Well the government funds projects which creates jobs for people in the short term, hoping the people will use the money to increase consumer demand. Then, when consumer demand eventually increases again to a pre-downturn point and the economy enters another period of growth, the government pays off its debt with taxes.
IF the government doesn't have the money, it should acquire money through government bonds (debt). And the government can always find projects for people to work. There are always ways of improving our infrastructure or repairing and fixing housing and other buildings.
Ah, the "multiplier effect": the liberal alternative to the conservative shibboleth of prosperity "tricking down." Politics by phrases, if you ask me, but that's democracy. Still, as the man said, better than the alternatives.
Wow, you're comment is so misinformed it's kind of funny. First: No economist actually thinks trickle down economics is a thing. That phrase came from a misinterpretation of the policies of Republicans like Reagan. The original idea was to offer tax incentives to the upper class in order to get them to perform actions that the government deemed good for society. For example, one could get a tax break if they invested more in green energy for their manufacturing plants or opened up a new plant. A lot of news outlets didn't understand this though, and just assumed that the money was supposed to trickle down to the lower class, which was never the intention: https://fee.org/articles/there-is-no-such-thing-as-trickle-down-economics/
The fiscal multiplier is like was not an alternative to the tax incentives. For one: It's only ever supposed to be preformed during economic downturns. The rest of the time the government is supposed to be running a budgetary surplus under Keynes. You also put the phrase in quotes, implying to me that you don't think it exists. This is far from the case. There is no doubt that the fiscal multiplier does exist: https://www.imf.org/external/pubs/ft/wp/2014/wp1493.pdf and http://www.nber.org/chapters/c12634 The only question is whether these multipliers are large enough to warrant the government spending.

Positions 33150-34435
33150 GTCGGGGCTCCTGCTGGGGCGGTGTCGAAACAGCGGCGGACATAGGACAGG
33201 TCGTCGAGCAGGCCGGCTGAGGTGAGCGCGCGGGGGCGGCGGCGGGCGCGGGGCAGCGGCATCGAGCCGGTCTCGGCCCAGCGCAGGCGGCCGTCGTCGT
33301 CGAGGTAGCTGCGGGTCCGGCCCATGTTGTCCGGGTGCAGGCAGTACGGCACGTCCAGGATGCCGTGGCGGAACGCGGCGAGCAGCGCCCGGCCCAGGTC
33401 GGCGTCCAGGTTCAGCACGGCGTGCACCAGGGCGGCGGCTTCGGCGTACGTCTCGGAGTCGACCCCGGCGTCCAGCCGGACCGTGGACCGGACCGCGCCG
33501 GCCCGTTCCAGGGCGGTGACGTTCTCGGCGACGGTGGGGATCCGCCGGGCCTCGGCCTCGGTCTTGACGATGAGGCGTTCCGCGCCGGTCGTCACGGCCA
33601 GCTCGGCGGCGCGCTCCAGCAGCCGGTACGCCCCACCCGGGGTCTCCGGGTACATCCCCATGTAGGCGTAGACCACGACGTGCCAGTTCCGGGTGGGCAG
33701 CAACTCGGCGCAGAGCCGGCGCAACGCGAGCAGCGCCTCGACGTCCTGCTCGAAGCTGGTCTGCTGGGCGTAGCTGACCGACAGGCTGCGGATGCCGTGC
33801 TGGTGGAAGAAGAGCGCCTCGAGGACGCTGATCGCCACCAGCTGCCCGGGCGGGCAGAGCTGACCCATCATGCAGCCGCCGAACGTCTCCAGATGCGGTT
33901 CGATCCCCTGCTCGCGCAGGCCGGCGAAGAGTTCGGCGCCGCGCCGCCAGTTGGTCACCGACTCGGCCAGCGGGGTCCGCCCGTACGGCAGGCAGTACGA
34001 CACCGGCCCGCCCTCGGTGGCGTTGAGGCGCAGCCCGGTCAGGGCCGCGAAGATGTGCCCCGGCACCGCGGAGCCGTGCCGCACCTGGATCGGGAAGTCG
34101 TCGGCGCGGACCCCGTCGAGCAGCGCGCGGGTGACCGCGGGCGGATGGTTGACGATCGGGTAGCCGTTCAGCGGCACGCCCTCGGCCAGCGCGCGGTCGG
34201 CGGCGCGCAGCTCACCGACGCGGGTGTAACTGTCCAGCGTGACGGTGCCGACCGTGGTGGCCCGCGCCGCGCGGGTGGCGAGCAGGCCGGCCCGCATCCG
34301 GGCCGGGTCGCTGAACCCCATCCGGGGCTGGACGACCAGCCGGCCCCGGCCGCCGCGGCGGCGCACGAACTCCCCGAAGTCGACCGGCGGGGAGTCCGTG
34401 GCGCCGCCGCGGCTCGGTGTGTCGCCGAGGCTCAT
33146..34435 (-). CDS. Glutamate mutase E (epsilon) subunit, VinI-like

Yes, because our economy totally imploded due to our debt. First, nominal debt means nothing. Debt to gdp is the only statistic that really matters and, according to that, we're alright. Not great, but not horribly off.
Furthermore, Keynes only wanted government deficits during downturns. During economic growth he wanted the government to run a surplus. You can't blame the stupidity of policymakers on an economic school they decided not to follow.
Blockchain tech in conjunction with parts of keynesian and other economic theories could be exactly what this planet needs. We are just waiting for somebody to come along and put the puzzle pieces together.
Have you ever taken a job that didnt pay you fake money? Of course not. Everyone of us has been conditioned that fake money is real money. So as long the govt keeps printing fake money. People will continue to have jobs.